Doug and Kayleen are long-time friends. We meet them first at eight, then at 38 and somewhere inbetween. With little theoretically in common at the start of their relationship, a relentless swathe of injuries and illness and an unspoken feeling of being a permanent outsider brings them together over the years. They develop in some ways, but almost regress in others, never quite achieving true adulthood, scarred in every which way, visibly and mentally.
Their friendship is fractious and furious but sweet and subdued too. The two never quite see eye-to-eye, though, and moments of connection are few and far between. You get the feeling that had these two ever really found each other, perhaps Doug’s life would have taken a completely different path – one that didn’t include telegraph poles and school roofs, gashes and gouges and even eventual paralysis.
The super-talented Felix Scott, so impressive in The Chair Plays at the Lyric Hammersmith recently, is suitably goofy and gawky as Doug, whose understanding of social norms is somewhat flawed, but whose intentions are always good, even when he’s fuming or putting himself in harm’s way. Scott is clearly hugely emotionally invested in the role – Doug’s devastation is visibly etched on his face, and the actor reportedly broke two fingers on press night from an overenthusiastic table-punch.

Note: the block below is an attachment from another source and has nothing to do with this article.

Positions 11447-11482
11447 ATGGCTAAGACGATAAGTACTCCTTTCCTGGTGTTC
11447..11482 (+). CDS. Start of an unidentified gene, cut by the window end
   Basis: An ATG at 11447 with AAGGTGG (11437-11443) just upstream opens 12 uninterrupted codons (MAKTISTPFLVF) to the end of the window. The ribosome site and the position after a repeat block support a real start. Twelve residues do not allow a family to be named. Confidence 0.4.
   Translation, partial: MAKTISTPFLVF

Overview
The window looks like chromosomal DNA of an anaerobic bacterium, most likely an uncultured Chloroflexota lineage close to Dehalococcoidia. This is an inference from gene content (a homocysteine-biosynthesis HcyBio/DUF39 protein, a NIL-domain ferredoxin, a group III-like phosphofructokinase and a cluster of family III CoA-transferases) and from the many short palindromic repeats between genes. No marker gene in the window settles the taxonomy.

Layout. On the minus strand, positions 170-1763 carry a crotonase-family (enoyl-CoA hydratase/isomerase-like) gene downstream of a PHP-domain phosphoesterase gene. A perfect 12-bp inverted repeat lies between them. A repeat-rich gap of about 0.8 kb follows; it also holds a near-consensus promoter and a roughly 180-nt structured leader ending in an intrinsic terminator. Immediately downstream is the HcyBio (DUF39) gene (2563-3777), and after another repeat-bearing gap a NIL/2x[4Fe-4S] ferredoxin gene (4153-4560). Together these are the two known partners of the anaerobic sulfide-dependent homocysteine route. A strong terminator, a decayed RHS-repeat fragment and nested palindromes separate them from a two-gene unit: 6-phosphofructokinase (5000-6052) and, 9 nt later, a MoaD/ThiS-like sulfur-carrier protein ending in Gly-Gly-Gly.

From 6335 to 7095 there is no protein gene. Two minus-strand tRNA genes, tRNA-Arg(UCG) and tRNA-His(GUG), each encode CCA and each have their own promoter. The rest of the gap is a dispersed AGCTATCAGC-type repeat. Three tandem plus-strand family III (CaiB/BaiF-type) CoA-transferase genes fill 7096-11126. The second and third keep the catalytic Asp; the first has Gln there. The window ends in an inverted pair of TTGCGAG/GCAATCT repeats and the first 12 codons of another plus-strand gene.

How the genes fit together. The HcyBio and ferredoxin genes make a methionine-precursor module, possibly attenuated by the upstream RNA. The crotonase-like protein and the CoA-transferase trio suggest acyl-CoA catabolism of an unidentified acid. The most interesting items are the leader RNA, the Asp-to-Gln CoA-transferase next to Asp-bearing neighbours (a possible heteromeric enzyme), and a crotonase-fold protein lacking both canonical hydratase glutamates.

Mariah Gale’s Kayleen, meanwhile, is ethereal, damaged and isolated, but still strong. This kind of role suits her down to the ground. There’s strong chemistry between Scott and Gale, whose quiet, friendly interaction while daubing each other with gore is pleasant to watch.
Perhaps a touch overlong at 80 minutes, Rajiv Joseph’s story is nonetheless wholly relatable – who hasn’t done something stupid, or left something unsaid for too long? The injuries incurred are violent yet understandable in the main, and while Doug deals in physical scars, Kayleen’s mental traumas are ones many audience members will undoubtedly be able to empathise with.
Supported well by Lily Arnold’s white, clinical set, which traverses the Gate and divides the audience, and by Isobel Waller-Bridge’s well-judged sound design, Gruesome Playground Injuries is not a work of literary genius, but its performances make it a worthwhile watch.